• PRE Principle and CardiorespiratoryRegular exercise places stress on the heart and will increase stroke volumeA trained heart with improved cardiac output will:Pump more blood per 1 min.Heart beat (pulse) to slow downFewer beats per minuteIncreased time of rest for heart between beatsArteries will also enlarge as the heart muscle adapts to the stress of exercise

  • PRE GuidelinesKeep exercise strenuous to cause an initial decrease in fitness levelAllow for sufficient time for recovery48 hours for strength training18 24 hours for aerobic and other workoutsFailure to follow this will lead to overuse injuries and decrease in benefits from workoutConduct next workout within 24 48 hours; more time will cause a decline in your conditioning level

  • Overload PrincipleUsed in PRE principleOverload the muscles and cardiovascular systems to achieve improvement in fitnessOverload above the bodys natural ability to perform a certain exerciseChanged frequently to avoid plateauProper rest (18-48 hours) between exercise is needed for desired results

  • F.I.T. PrincipleFrequency How often?IntensityHow hard? (Max HR or HRR)TimeHow long?TypeWhat type of activity are they doing?

  • Cardiorespiratory FITF:3 5 days per weekI:64/70 94% of max heart rate (HRmax) 40/50 85% of heart rate reserveT:20-60 minutes aerobic activityT:The best aerobic activity that serves the needs of the individualInvolve large musclesEncourage compliance without undue risk of injury

  • Cardiorespiratory ProgressionInitial Conditioning Phase:F: 3x weekI: 64-70% max HR (40-50% HRR)T: 20-30 minutes continuous or 10 min. boutsdeconditioned or post-opPeriod: 4 6 (plus) weeks

  • Cardiorespiratory ProgressionImprovement Conditioning Phase:F: 3 5 x / weekI: 77-94% max HR (60-85% HRR)T: 20 - 60 minutes Period: small increases every 2 3 weeks for 4 5 months

  • Cardiorespiratory ProgressionMaintenance Conditioning Phase6 months or until goals are metReview PhaseReview programReassess goals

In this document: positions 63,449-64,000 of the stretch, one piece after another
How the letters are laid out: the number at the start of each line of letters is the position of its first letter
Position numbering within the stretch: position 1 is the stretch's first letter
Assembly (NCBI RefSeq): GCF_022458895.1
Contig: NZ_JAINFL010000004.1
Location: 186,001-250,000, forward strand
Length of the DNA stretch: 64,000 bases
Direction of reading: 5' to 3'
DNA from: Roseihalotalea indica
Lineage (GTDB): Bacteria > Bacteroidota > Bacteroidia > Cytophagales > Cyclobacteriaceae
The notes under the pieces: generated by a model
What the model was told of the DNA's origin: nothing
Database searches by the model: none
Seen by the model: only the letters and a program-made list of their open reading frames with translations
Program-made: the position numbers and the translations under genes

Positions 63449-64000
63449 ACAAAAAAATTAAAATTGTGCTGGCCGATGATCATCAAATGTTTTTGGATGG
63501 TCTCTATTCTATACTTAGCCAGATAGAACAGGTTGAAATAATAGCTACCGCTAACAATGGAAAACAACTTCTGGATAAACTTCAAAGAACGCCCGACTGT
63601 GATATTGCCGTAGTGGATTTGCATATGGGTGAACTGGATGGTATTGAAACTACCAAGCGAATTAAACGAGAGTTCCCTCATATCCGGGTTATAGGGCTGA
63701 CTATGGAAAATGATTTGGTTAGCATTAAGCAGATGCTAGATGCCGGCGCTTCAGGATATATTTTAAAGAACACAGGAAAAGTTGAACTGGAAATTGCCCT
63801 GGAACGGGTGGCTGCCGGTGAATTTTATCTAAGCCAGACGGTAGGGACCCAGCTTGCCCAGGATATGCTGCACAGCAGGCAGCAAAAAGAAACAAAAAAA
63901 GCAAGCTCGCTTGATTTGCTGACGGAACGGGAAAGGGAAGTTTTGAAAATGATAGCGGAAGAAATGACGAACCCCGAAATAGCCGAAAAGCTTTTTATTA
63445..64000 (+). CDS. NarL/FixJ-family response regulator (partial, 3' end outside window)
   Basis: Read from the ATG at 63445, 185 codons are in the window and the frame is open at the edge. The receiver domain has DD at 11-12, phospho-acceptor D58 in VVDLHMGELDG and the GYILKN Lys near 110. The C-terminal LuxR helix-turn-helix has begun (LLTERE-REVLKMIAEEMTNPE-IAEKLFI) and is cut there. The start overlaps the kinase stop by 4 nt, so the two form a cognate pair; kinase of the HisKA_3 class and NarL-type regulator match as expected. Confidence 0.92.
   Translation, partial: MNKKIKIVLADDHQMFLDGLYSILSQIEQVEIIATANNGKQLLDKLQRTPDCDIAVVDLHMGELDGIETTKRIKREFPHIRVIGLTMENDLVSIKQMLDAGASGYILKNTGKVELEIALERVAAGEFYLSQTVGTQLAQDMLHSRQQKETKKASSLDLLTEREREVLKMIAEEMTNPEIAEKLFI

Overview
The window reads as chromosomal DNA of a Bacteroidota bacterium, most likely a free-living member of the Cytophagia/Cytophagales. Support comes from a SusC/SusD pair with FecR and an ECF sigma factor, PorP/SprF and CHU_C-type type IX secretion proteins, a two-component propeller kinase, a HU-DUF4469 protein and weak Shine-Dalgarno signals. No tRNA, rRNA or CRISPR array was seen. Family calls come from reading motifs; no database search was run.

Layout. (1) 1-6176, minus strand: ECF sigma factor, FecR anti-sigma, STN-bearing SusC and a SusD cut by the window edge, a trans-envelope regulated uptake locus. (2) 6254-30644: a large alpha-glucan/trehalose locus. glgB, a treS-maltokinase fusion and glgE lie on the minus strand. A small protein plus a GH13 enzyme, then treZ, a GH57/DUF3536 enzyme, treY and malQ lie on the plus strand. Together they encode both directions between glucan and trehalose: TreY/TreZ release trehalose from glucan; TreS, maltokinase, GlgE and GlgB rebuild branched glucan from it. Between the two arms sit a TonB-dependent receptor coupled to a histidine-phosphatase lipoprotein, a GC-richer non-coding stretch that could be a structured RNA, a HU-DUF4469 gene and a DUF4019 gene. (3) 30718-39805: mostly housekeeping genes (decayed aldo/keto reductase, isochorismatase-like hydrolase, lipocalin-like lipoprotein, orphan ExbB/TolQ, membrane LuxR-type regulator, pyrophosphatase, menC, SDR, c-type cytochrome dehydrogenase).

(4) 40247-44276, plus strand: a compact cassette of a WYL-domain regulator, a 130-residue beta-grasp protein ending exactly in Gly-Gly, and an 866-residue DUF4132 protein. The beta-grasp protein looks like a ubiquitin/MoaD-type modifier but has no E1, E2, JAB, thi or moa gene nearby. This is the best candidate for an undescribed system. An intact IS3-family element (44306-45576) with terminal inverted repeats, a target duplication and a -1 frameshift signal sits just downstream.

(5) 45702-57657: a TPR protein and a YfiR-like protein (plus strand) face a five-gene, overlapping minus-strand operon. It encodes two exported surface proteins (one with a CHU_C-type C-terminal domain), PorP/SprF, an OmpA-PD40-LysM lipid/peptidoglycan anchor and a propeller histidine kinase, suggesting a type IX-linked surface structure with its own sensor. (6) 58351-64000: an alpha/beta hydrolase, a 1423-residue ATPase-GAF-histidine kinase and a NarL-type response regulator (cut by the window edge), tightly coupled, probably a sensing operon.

• RPERate of Perceived Exertion Based on a scale 6 20Roughly based on RHR to MHR, i.e. 60 - 200Revised scale 1 10To Help clients more accurately estimate their aerobic exercise intensity

  • RPE Scale7 Very Very Light9 Very Light11 Fairly Light13 Somewhat Light15 Hard17 Very Hard19 Very Very Hard20 Maximal effort

  • Karvonen Method Uses Percentage of HRR rather than percentage of estimated Maximal Heart Rate

    Formula(220 age RHR) x %HRR + RHR = THR

  • ExampleAn aerobically unfit 20 year old client with a RHR of 75, with an intensity of 40% HRR:

    220 age (20) = 200 HR max200 HR max 75 RHR = 125 HRR125 HRR x .40 (40% HRR) = 5050 + 75 RHR = 125 bpm

  • Copyright 1998 by Allyn & BaconFitness ConceptsApply the principle of specificityAlternate light & heavy workoutsWarm up properly before each workoutFormalInformalPassiveOverloadCool down properly after workout

  • Copyright 1998 by Allyn & BaconFitness ConceptsDress appropriately Take special precautions when exercising outdoorsChoose soft surfaces whenever possible

  • Copyright 1998 by Allyn & BaconFitness ConceptsUse cross training in the aerobic component of your programUse a maintenance approach after reaching your desired level of fitnessMonitor your progress carefully

  • Copyright 1998 by Allyn & BaconMaking the Right Exercise ChoicesChoosing an aerobic programChoosing a muscular strength programChoosing a muscular endurance programSelecting an appropriate flexibility training program